Plant scientist Dr David Slawson has been appointed as the new Director of OPAL, based at Imperial College London.
Dr Slawson, who previously worked at the Food and Environment Research Agency (Fera) and was involved in the development of the OPAL tree health survey, took up his new role on 10 March 2014.
He replaces Dr Linda Davies, who masterminded the creation of OPAL and spent six years at the helm of the project before stepping down at the end of 2013.
We caught up with Dr Slawson to find out a bit more about his goals, his advice for budding scientists and his passion for the Welsh coast.
What was your previous role?
Previously, I worked at Fera where I've undertaken a number of roles, including Principal Plant Health & Seeds Inspector with responsibility for managing national surveillance and outbreaks, including high profile campaigns such as Phytophthora ramorum; Head of Plant Protection Programme which delivers all statutory diagnosis, research and consultancy on plant health; and, most recently, Head of Plant Health Public Engagement where I've led some fun projects such as the Stop the Spread show garden at the 2013 RHS Chelsea Flower Show and the OPAL tree health survey.
In the last 18 months, I've been heavily involved in the Government’s response to the Chalara ash dieback crisis, where I have acted as an official adviser to the Secretary of State’s Tree Health and Plant Biosecurity Taskforce and have helped to draft the new plant health strategy that will be published shortly.
What do you hope to achieve at OPAL over the next three years?
First and foremost having won the three-year, £3 million Big Lottery Fund project to extend OPAL to the rest of the UK, the small OPAL team must build relations with a new group of partners to successfully deliver the project. We recently met all the new partners and the energy and enthusiasm that they demonstrated makes me confident that this is the start of something special.
In addition, I must make it my mission to secure OPAL’s long-term future. My predecessor Dr Linda Davies started something special when she developed the OPAL concept and the baton has passed to me to make it sustainable.
What are you most looking forward to about working at OPAL?
Having worked closely with them on the tree health survey, I am most looking forward to working full-time with the OPAL team. They are young, enthusiastic and have such a great can-do attitude. I really want to see them flourish and fulfill their potential.
Also, having seen first-hand the landscape-changing damage that pests and disease can do to our woodlands and countryside, I am eager to raise people’s awareness of these and other threats to nature and inspire them to help protect our environment for future generations.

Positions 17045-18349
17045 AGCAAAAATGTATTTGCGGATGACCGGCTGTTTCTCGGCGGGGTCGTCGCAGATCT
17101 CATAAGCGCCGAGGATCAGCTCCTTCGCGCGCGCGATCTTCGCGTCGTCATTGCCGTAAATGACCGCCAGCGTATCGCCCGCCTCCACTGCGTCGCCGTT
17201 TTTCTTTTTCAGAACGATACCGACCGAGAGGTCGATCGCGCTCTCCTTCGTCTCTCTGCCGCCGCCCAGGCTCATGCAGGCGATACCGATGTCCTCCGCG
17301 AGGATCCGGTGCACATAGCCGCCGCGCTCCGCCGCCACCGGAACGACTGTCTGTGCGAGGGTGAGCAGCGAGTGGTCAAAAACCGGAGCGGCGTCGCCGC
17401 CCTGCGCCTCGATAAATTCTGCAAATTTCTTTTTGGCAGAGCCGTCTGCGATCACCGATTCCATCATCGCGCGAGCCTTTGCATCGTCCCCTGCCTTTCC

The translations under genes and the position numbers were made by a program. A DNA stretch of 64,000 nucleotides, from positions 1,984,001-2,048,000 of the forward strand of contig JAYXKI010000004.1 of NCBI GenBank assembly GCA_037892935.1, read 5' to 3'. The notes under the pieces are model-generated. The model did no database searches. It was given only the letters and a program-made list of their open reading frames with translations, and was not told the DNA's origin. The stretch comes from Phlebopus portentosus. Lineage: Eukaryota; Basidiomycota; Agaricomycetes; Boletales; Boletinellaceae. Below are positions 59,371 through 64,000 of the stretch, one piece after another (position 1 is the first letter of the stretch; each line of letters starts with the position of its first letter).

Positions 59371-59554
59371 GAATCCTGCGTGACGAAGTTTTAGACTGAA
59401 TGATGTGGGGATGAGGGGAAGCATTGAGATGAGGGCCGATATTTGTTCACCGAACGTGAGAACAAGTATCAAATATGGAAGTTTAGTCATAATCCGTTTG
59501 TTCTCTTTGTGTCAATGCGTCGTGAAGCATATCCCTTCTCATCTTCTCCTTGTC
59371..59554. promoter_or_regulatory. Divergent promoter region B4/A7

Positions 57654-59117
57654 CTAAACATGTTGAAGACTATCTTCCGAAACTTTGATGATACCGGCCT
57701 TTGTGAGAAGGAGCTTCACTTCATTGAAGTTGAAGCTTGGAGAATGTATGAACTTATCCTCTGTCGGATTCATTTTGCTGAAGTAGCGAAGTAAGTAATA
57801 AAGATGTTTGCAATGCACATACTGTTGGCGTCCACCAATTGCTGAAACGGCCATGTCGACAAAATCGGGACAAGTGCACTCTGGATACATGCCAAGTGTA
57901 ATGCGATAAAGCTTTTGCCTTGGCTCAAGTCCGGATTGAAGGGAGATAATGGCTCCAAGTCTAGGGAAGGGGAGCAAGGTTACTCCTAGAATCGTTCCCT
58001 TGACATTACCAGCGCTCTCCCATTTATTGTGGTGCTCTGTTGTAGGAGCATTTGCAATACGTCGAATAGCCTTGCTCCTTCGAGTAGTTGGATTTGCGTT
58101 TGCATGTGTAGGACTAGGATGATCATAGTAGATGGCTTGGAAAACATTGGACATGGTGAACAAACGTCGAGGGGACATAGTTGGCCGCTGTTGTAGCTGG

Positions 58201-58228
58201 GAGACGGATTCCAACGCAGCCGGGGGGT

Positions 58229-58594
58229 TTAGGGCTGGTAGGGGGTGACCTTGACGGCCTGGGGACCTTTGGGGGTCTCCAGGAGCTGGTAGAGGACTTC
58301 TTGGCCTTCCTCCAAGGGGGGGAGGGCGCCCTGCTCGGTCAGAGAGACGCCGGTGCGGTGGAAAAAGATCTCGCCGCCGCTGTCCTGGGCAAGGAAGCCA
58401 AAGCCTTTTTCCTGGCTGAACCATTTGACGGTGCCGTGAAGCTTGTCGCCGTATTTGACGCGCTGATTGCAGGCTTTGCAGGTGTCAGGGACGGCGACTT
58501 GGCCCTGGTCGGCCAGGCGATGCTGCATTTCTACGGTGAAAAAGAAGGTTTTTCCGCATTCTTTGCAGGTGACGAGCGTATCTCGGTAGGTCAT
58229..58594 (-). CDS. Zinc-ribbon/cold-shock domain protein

What advice would you give to people considering a career in plant science?
Follow your passion. There is a huge range of opportunities available for all interests. If you are happy never ‘leaving the cell’, then go for high-tech CSI molecular biology, but if you like being outside concentrate on ecology, woodlands or gardening which offer scope for more fieldwork.
And I know that it sounds boring but we also need policy-makers and administrators. Believe me, the cut and thrust of negotiating in Whitehall and Brussels can generate a real buzz too. Finally, there is a growing recognition that what is really important is the interaction between natural scientists and people. This opens up the world of social science, media and communications.
Where is your favourite place to enjoy nature?
I am never happier than when walking around or splashing about in the sea off the Welsh coast (‘splashing about’ is a fair description of my feeble attempts at surfing). Pembrokeshire is a real family favourite but if I had to pick one place it would be the majestic Mawddach estuary (pictured right) with the brooding Cader Idris on its southern shore. The area is fantastic for both coastal and glacial geography.
Shropshire County Council ran a field studies centre in the area and I was lucky enough to spend a week there when I was about 13 years old and then two further weeks during my A’ levels. I really hope that OPAL and our partners, such as the Field Studies Council (of which I am a life member), can inspire the same life-long passion in today’s youngsters.
How do you relax outside of work?
My main passion outside work, other than my family, is rugby. Since the age of 11, I have spent Saturday afternoons running around a rugby pitch, first as player and later as a referee. Sadly the legs are less willing these days but I am really lucky to have become an RFU-qualified referee coach.
We have a development squad of young, talented referees in Yorkshire and I act as a coach to two or three of them each year. This again gives me the opportunity to do my bit to enable youngsters to fulfill their potential. In addition, I do get the occasional ticket or two to watch England at Twickenham but I am not sure that that counts as relaxation!
Mawddach Estuary photo by Flickr user nualabugeye, some rights reserved.